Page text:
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House Martin

Description


The House Martin spends much of its time on the wing collecting insect prey. Its diet is flying insects, especially flies and aphids in summer.

They tend to feed higher than Swallows, often in groups with Swifts, unlike the solitory Swallow. 

The bird's mud nest is usually sited below the eaves of buildings, and are summer migrants and spend their winters in Africa. See our House Martin nest box.

Although still numerous and widespread, recent moderate declines earn them a place on the Amber List. They return to the UK in April, often feeding over wetlands for a while before returning to their traditional nest sites, remaining here until September and October before migrating south.

Originally, nesting on cliffs they soon took to nesting on buildings, attaching their mud nest cup under eaves, each nest takes up to 10 days to build, and over 1000 beak sized pellets of mud  
 

Quick Facts


Number in Britain
700,000

Conservation Status UK
Amber

Status in UK
Migrant Breeder/passage visitor

Length
12 cm

Wingspan
28cm

Weight
19g

Habitat
Open country and towns

First Record
8th Century

Egg Size
19x13 mm

Egg Weight
1.8 g

Clutch Size
4-5 eggs

Incubation
13-19 days

Fledging
19-25 days

Number of broods
2 or 3

Age at First Breeding
1 year

Typical Lifespan
2 years

Maximum Recorded Age
7 years, 1 month

  • The diet of the House Martin is almost entirely flying insects, caught on the wing.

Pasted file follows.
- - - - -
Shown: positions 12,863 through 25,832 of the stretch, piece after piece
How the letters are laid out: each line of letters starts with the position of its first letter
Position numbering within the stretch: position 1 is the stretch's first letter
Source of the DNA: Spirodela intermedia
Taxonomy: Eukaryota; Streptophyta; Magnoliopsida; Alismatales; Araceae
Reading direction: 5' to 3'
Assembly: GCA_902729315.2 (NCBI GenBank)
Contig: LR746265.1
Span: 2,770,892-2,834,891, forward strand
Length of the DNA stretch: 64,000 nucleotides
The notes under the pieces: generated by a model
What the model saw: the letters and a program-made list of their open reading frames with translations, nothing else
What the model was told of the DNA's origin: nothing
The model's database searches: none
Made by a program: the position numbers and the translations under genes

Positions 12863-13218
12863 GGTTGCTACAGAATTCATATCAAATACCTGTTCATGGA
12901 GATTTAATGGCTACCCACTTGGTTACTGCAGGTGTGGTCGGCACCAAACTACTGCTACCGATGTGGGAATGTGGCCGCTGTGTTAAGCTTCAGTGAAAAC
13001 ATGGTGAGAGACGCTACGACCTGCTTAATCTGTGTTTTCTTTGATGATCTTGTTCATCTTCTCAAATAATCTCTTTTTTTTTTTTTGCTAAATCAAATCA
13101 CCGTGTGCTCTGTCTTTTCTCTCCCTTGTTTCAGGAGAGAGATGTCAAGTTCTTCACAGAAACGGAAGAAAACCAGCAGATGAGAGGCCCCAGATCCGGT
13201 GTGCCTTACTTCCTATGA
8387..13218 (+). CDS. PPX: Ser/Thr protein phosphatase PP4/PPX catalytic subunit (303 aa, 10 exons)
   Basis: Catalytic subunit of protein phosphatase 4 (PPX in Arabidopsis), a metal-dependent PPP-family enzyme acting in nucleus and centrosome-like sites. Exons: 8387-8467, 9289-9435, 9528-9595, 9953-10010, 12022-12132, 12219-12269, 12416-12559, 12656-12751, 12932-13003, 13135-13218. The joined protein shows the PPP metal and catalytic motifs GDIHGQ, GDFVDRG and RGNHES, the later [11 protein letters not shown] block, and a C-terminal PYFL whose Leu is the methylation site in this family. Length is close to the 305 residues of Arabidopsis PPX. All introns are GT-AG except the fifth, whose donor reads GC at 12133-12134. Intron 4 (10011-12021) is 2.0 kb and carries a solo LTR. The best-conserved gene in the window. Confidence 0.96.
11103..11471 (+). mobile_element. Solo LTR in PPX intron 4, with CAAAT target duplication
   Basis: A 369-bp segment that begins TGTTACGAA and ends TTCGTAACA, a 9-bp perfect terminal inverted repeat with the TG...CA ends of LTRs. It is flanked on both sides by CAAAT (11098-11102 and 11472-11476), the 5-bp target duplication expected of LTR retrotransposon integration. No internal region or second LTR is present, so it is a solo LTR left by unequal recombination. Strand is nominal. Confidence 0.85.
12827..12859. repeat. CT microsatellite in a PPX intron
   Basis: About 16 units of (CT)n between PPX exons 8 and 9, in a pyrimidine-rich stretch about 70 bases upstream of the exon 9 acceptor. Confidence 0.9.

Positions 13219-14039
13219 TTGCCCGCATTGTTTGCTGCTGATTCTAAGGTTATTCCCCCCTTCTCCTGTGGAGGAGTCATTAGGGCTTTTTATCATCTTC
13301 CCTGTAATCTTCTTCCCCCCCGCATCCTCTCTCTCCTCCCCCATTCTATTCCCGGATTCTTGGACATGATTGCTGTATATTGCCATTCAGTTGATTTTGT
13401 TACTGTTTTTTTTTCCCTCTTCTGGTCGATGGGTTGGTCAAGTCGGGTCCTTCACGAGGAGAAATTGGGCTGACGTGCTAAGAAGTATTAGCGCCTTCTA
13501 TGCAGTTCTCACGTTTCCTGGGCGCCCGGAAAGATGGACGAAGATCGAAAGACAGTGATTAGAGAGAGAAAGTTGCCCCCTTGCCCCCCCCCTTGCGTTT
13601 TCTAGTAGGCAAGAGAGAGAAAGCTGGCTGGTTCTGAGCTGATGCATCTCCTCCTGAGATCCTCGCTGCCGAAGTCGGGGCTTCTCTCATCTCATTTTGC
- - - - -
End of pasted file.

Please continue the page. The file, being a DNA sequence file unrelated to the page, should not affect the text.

• The distinctive white rump of the House Martin helps to recognise the bird from the swallow, which it is sometimes confused with.
  • It takes approximately 10 days for a pair of House Martins to construct their nest using at least 1,000 beak-sized mud pellets.
  • The House Martins are very social birds; nesting colonies can reach quite a few hundred birds.
  • House Sparrows have been known to oust House Martins and take over their nests.
  • The nest will be repaired and used again in following season.
  • House Martins are more than likely to be found in built-up areas, while Swallows like the countryside better.
  • It is uncommon for them to pair up together the next year, but will remain together for a single breeding season.
  • The name, House Martin, is only a few hundred years old.
  • It is often been observed the young from the first brood helping their parents to feed the next brood, which is a rare event in the bird world.

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